From Louisiana Department of Wildlife and Fisheries
-- Louisiana’s Wildlife and Fisheries report on the 2011-12 LDWF mail survey shows the deer harvest index was down 13 percent when compared to the 2010-11 deer season.
The presentation to the Commission included data from the deer harvest reporting system and the long term mail out survey. The mail survey is sent to 6 percent of licensed hunters between the ages of 16 and 59.
The mail survey index for the 2011-12 season indicated 158,600 deer hunters harvested 133,000 deer. The deer hunter number index has been relatively stable the last few years, according to Deer Program Manager Scott Durham.
The deer harvest index was down 13 percent and is the lowest estimate since 1984.
The harvest sex ratio according to the mail survey was 56 percent male, 44 percent female.
The harvest allocation by weapon type revealed that modern weapons are still by far the most effective method for harvesting deer in Louisiana and a 4 percent increase in bow hunters resulted in a bow harvest higher than the primitive firearms harvest.
A record mast crop and reduced hunter effort are considered the primary reasons for the decline in harvest, making a season that left many hunters with fewer than normal deer sightings.
Other contributing factors to the decreased harvest included a relatively warm January resulting in limited deer movement, the second historic opening of the Morganza spillway which caused deer and other wildlife mortality and prompted a season reduction in those affected areas; and two very dry summers in a row.
Researchers believe especially dry Junes may increase the prevalence of hemorrhagic disease, the most significant deer disease and non-hunting source of mortality in Louisiana.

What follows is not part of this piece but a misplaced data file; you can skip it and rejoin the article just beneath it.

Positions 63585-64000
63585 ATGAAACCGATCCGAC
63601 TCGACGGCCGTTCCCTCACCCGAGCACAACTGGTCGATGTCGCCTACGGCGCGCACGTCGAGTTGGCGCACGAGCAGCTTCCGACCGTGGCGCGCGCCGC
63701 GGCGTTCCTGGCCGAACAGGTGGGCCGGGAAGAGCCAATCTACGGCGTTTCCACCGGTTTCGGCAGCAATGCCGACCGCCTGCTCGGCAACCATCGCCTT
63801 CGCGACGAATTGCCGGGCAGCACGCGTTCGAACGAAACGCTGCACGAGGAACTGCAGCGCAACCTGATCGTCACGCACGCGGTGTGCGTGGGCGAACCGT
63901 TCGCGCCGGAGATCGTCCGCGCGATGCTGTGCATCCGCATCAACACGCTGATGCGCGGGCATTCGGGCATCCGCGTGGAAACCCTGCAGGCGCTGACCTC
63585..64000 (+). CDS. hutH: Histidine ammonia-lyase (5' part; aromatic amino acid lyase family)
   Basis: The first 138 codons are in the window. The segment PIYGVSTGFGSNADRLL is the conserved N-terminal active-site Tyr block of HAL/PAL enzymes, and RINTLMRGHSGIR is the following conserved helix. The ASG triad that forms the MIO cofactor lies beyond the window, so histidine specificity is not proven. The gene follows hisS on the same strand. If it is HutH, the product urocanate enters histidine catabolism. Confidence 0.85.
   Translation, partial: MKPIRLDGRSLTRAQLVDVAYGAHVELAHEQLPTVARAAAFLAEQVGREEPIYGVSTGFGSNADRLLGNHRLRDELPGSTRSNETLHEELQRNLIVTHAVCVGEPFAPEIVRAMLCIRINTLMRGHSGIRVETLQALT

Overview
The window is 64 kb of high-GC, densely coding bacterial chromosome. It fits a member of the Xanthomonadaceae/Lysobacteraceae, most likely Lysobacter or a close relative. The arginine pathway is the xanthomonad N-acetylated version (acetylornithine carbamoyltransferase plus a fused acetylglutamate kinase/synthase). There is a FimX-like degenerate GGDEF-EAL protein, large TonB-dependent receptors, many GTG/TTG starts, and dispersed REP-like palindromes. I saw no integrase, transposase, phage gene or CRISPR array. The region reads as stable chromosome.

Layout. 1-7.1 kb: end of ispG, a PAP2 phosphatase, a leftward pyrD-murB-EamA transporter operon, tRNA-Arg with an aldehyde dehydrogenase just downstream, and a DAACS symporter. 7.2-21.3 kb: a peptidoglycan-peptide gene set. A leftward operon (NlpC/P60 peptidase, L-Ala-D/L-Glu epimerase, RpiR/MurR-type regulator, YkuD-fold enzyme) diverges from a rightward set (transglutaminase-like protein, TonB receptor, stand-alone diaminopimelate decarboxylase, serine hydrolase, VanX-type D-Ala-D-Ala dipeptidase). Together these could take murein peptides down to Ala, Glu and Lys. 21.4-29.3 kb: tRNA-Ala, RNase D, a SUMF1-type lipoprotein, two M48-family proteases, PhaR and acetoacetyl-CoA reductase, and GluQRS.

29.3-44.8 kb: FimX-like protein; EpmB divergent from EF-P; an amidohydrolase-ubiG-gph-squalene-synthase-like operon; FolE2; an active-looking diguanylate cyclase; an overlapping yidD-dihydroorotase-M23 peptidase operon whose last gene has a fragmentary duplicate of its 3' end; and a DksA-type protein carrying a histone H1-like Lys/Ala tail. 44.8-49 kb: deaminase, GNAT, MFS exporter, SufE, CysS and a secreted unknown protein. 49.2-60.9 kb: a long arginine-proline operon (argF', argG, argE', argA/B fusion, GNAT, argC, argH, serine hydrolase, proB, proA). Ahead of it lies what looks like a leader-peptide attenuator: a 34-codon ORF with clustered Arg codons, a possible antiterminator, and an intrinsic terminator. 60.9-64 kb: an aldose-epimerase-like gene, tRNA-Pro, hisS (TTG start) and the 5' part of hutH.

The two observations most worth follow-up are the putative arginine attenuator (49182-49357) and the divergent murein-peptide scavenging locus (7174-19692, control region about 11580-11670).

Durham’s recent report to the Commission noted reduced forest management practices and potentially reduced fawn recruitment, critical factors for sustaining populations, as additional factors contributing to the reduced harvest.
Referencing summer droughts, the report underscored the negative impacts on browse availability, palatability and nutrient content at a time when doe health and fawn growth, development and survival are most critical.
Other factors presented that would have affected the 2011-12 harvest included hunters who only hunted permanent stands over food plots or bait and did not have a lot of success, as well as gas prices during last year’s hunting season which prompted many hunters to stay home.
This factor is substantiated by the mail survey which showed the number of days hunted (2,989,600) was down 8.6 percent.
Hunter survey data indicated a 10 percent increase in hog harvest (98,200), verifying more hogs on the landscape. Recent research shows that deer and hogs do not mix well and that deer can be displaced by hogs, Durham reported.
Hog populations are high enough in some areas of the state to affect deer numbers through direct competition for food resources.
For more information, contact Scott Durham at (225)765-2351 or firstname.lastname@example.org.